(I’m still “away” but I couldn’t let this go unremarked…)
Thousand of protesters took to the streets, waving the orange flags of the opposition. Before long, looting began. Buildings were set on fire. But the turning point came when a crowd moved from the main square towards the presidential palace. Amid the confusion, someone panicked and gave the order to the troops guarding the palace to open fire. Scores died. The leaders of the army decided they’d had enough and stormed the palace, causing the president to flee.
A typical African coup d’état? Not quite. Certainly there were allegations of corruption in high places. The president had bought a private jet – from a member of the Disney family – for his own personal use. He was accused of unnecessary extravagance, of mismanaging public funds and confusing the interests of the state with his own. But something else had whipped up the protesters in Antananarivo, the capital of Madagascar, earlier this year, when the government of Marc Ravalomanana was overthrown in the former French colony.
The urban poor were angry at the price of food, which had been high since the massive rise in global prices of wheat and rice the year before. Food-price rises hit the poor worse than the rest of us because they spend up to two-thirds of their income on food. But what whipped them into action was news of a deal the government had recently signed with a giant Korean multinational, Daewoo, leasing 1.3 million hectares of farmland – an area almost half the size of Belgium and about half of all arable land on the island – to the foreign company for 99 years. Daewoo had announced plans to grow maize and palm oil there – and send all the harvests back to South Korea.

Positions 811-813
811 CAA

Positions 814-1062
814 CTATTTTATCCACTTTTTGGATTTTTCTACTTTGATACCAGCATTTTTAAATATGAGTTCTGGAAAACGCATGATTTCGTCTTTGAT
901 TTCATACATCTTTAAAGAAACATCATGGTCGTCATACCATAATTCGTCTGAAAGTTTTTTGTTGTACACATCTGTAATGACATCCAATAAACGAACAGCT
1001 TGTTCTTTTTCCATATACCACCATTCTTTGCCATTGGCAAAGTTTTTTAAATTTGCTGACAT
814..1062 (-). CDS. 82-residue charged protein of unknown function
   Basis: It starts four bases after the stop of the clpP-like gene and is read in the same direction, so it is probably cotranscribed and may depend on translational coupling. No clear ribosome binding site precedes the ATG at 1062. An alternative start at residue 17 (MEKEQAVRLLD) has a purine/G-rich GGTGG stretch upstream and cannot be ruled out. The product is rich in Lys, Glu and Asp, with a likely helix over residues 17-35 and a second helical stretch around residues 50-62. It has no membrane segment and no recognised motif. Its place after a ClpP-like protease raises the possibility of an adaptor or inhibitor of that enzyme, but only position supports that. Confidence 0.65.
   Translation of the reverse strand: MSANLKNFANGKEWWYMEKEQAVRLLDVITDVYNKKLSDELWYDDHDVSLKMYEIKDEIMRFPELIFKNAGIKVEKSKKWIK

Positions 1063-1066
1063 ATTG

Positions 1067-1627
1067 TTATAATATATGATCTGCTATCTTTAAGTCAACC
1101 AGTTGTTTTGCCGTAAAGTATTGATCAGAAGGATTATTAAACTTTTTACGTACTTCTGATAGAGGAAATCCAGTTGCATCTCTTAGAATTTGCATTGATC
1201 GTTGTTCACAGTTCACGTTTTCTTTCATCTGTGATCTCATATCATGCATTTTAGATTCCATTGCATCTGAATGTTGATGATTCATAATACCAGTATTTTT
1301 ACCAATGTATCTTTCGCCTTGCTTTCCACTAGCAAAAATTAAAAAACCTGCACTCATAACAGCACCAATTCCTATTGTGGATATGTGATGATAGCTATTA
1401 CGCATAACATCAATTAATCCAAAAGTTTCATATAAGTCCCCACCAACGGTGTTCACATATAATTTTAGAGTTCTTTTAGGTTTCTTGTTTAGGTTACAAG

Wow—why didn’t we see this coming? Oh wait, we did…
You might believe internet propoganda and think that that 45% of the population (9 million and change at last estimate) are Christian; about half of those Roman Catholic, we have some 120,000 Anglicans in the area. Americans, however, are better informed and know that Madagascar is populated entirely by animated animals who make popular movies, so it’s all good.
I’m glad the Anglican Communion isn’t being distracted by little things like this and is hard at work on restructuring around genital issues.
(And lest you have any qualms, have no fear; this item is entirely unrelated to the whole neo-colonialism thing. No relation in any way.)